The next Games were held in 1912 in Stockholm. About 300 special forms of telegrams with the images of the stadium and the text: "Stadium / Stockholm / Sweden / Olympic Games / June 29 - July 22, 1912" and "Employees of the Stockholm telegraph are addressing all their best wishes for the New Year. January 1, 1912" - were sent as New Year greetings. At the initiative of the National Olympic Committee of Sweden at the Stockholm Post Office for the first time there was used a special machine postmark with the text: "Olympic Games in Stockholm / June 29 - 1912 - July 22" in Swedish and English languages simultaneously. In Gothenburg, on the correspondence to the USA and Canada, there could be seen a transit advertising postmark with the text: "The Olympic Games / Stockholm 1912/29 June - 22 July." Both postmarks were used from March, which gave enough information about the upcoming games in advance.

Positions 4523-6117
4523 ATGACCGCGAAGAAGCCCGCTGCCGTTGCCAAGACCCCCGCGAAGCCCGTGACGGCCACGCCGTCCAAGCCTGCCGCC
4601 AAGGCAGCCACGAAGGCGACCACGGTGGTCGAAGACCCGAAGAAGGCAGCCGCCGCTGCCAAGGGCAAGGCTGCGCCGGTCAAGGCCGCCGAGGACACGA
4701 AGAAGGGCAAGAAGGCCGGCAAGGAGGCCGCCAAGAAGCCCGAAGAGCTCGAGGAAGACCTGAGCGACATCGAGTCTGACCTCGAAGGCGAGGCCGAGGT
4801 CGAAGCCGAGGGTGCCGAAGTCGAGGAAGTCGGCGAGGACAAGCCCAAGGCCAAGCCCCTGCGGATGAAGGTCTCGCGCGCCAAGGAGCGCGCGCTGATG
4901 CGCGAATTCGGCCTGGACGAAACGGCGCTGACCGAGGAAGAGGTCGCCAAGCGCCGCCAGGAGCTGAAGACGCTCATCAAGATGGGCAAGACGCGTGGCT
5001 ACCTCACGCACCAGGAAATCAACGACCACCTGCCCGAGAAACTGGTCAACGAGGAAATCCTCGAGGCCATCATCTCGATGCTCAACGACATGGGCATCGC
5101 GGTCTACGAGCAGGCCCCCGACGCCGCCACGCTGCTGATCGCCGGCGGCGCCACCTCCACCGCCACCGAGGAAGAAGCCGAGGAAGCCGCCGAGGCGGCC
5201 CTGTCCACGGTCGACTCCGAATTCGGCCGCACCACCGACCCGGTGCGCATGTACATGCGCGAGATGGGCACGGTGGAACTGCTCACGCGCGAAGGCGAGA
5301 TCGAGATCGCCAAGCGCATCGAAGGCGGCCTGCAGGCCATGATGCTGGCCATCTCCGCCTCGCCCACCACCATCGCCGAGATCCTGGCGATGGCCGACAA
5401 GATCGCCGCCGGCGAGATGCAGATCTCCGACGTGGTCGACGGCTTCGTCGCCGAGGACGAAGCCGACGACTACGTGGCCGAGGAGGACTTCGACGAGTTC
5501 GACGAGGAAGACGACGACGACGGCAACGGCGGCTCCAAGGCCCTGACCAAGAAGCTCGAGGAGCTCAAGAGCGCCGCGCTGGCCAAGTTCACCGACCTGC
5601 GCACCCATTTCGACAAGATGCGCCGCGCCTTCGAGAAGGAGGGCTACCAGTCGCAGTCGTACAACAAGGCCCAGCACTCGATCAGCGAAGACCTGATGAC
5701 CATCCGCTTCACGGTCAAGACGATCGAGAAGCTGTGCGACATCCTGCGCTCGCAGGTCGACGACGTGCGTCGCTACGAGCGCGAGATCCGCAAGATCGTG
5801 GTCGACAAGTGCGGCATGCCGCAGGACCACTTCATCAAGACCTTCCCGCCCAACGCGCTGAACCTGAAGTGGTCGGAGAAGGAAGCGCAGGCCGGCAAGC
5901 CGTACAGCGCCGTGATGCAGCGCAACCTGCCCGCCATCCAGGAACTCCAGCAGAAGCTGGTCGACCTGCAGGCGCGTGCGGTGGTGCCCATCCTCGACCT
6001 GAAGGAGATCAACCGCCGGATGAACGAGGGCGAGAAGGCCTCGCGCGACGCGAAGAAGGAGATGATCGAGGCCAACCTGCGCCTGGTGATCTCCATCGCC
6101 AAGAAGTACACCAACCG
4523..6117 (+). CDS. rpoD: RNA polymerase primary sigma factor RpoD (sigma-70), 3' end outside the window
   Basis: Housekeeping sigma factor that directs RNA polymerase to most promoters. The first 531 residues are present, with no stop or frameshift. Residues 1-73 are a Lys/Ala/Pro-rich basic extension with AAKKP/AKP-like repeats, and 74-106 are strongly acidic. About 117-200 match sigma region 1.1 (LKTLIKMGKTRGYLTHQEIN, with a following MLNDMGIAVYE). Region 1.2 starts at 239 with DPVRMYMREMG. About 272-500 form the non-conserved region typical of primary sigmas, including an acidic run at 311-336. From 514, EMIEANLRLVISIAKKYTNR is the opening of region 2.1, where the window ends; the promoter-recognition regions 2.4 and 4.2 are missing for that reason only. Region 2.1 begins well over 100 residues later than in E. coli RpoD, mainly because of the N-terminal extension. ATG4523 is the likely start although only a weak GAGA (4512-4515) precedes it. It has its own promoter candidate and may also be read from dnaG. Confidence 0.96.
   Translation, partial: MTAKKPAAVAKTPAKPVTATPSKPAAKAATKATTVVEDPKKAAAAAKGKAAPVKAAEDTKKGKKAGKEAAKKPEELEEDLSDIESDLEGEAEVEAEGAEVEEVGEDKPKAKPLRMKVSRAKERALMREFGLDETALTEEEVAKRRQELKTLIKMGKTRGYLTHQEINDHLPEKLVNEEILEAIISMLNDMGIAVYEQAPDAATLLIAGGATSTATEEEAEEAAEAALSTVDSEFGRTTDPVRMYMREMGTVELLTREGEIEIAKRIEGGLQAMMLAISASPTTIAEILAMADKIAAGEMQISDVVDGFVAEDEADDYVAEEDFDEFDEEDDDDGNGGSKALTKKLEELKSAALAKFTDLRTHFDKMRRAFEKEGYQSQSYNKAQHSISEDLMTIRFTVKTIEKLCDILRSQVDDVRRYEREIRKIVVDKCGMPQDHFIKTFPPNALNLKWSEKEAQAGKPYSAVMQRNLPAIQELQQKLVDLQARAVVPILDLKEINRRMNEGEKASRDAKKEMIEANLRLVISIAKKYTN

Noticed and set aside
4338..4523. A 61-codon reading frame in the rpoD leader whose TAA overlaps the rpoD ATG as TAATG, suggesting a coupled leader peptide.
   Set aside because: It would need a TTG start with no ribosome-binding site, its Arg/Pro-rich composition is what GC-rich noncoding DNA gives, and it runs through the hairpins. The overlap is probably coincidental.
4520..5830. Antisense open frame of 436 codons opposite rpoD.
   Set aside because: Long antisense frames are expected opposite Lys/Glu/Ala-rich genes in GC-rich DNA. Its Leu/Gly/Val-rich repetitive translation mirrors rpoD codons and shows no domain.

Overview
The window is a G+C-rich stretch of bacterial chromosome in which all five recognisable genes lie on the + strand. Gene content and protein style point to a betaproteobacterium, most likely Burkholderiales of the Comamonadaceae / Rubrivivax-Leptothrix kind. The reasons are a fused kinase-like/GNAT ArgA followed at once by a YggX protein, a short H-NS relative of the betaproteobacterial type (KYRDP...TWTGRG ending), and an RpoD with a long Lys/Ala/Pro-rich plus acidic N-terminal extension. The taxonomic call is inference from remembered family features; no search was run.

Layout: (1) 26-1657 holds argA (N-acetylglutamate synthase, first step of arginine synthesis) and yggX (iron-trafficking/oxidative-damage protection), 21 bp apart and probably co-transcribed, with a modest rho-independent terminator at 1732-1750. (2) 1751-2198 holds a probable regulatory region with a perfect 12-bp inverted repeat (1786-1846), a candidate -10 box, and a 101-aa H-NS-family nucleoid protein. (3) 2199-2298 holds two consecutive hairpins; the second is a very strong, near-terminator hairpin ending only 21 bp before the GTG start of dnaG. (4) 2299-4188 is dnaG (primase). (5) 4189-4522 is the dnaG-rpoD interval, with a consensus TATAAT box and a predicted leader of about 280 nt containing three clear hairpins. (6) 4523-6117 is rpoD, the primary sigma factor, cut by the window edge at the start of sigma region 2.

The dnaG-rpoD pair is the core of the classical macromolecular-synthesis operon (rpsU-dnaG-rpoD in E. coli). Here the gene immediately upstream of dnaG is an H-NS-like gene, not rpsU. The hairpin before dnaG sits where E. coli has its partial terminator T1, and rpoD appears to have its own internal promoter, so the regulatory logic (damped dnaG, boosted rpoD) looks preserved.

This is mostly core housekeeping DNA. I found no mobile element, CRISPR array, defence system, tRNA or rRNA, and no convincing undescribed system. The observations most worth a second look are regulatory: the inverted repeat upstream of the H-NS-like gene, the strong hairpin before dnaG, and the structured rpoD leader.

Promotional postmarks were rarely used at that time, and they were immediately attracting attention, and the presence of a special text only increased their visual perception. They were placed on all correspondence, that was sent from these places. Especially many items were sent in a few months directly from the post office. In the post offices, located beside the stadium, there were used two postmarks with the text: "Stockholm/Stadium" and the label for the registered items with the same title. Serial number of the Olympic Games "V" first appeared on the official mailing envelopes at the Organizing Committee of the Games. From May 1910 until July 1913 by the Secretariat of the Organizing Committee 87,676 of these envelopes were sent to many countries all over the world. No stamps were released at this time, but still there was a lot of versatile information about the Games. Philately became one of the leading sources of the world wide Olympic education.